Among the issues that residents felt should be a top priority of the city council, “reducing crime, gangs, drugs (and) graffiti” was of the second-highest importance, with 46.7% of the respondents agreeing it should be on the list.
Near the onset of the survey, participants were asked whether they approved or disapproved of OCSD’s services in San Clemente. The survey found that 47.7% of the respondents said they approved, while only 22.3% disapproved, and 30% were unsure or didn’t want to answer.
In the survey, pollsters told the respondents that it would cost the city $25 million a year for the town to have its own police force—an increase of $9 million compared to the Fiscal Year 2019-2020 contract with OCSD.
Support for an SCPD sharply diminished to 20.3%, while opposition grew to 50%. About 14% said they were unsure, and 15.3% said it made no difference to them.
“We apply what we do based off the state Constitution, state law and public policy. Any agency is going to run off those same boundaries,” Benfield said. “But what you do get with the sheriff’s department, as opposed to your own police force, is a much lower cost with much more resources. That was a huge benefit during the protests last year.”
The top priority for those surveyed, which received nods from 76.3% of the participants, was to address homelessness.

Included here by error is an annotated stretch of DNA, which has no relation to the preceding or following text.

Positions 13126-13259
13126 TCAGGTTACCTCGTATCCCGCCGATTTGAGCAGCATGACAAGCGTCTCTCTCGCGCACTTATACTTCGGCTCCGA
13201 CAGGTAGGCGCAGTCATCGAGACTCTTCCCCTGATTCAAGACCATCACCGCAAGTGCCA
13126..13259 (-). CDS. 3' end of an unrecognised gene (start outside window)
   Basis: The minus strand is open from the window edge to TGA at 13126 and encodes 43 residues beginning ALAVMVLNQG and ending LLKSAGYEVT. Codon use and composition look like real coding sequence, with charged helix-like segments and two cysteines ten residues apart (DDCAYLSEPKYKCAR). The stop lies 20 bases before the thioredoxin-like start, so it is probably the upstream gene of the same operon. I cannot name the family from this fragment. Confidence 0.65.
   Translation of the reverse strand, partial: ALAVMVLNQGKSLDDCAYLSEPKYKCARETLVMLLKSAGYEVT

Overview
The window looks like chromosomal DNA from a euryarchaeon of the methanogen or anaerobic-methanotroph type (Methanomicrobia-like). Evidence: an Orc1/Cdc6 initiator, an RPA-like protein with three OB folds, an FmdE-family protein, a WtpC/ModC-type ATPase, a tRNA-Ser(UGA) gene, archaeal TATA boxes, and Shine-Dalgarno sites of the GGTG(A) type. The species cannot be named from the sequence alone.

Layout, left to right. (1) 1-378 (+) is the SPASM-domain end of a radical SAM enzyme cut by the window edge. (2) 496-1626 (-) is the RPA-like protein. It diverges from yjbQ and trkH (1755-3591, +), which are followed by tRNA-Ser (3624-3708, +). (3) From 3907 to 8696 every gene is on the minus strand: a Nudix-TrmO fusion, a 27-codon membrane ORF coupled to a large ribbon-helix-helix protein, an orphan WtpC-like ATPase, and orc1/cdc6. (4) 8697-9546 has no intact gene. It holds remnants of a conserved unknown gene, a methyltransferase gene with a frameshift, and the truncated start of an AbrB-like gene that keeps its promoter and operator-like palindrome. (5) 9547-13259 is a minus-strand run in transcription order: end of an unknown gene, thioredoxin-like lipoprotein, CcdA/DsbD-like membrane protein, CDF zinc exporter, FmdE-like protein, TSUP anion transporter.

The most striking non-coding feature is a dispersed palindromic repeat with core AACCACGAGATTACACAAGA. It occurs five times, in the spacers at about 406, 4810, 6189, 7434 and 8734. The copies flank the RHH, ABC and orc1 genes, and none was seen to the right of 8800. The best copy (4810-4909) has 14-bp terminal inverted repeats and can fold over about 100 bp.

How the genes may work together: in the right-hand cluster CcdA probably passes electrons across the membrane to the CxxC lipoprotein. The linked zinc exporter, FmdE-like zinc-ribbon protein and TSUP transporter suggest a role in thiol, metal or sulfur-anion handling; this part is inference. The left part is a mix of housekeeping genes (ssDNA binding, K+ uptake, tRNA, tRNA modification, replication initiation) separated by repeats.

“Homelessness is everywhere. Even if you’re not in law enforcement, homelessness impacts your life in some way,” Benfield said. “There are homeless people just outside my own neighborhood, and I can understand the community’s concern.”
While acknowledging that homelessness is not a crime, Benfield says that “OCSD deputies will continue to conduct outreach and enforcement where they can, provided that outreach is the better solution at that time.”
On Sept. 23, 2020, a homeless man involved in an altercation with sheriff’s deputies was fatally shot outside the Hotel Miramar on El Camino Real. After making contact, a physical altercation ensued, during which deputies wrestled the individual to the ground, eventually leading to the shooting,
Orange County Sheriff Don Barnes said in the days following the shooting: “We don’t want to be mental health clinicians; it’s not our goal for law enforcement to deal with mental health issues …”
“We’re seeing armed confrontations, we see people losing their lives when dealing with the police across the country,” Benfield said. “I don’t know that this can be tied to the (Orange County Sheriff’s Department) or it’s just one of the realities of law enforcement.”
The Orange County District Attorney’s Office is currently investigating the shooting.
Throughout his 24-year career in law enforcement, Benfield says he’s developed by being around “principled people.”
“A good cop cares about the community they serve. They’re proactive to community issues and crime, not reactive. They have integrity and honesty,” Benfield said. “I’ve been fortunate enough to work with some great people.”
For National Night Out, an annual community-building campaign that promotes police-community partnerships and neighborhood camaraderie, Benfield and OCSD San Clemente Police Services will be holding an event in partnership with Orange County Fire Authority at Max Berg Park. The public is invited to meet with local police, fire and recreation representatives on Tuesday, Aug. 3, from 5-8 p.m.
“We’ll be at the park to introduce ourselves, answer questions, show them equipment,” Benfield said. “I’m excited to join this team and learn more about this city and address any concerns the community has.”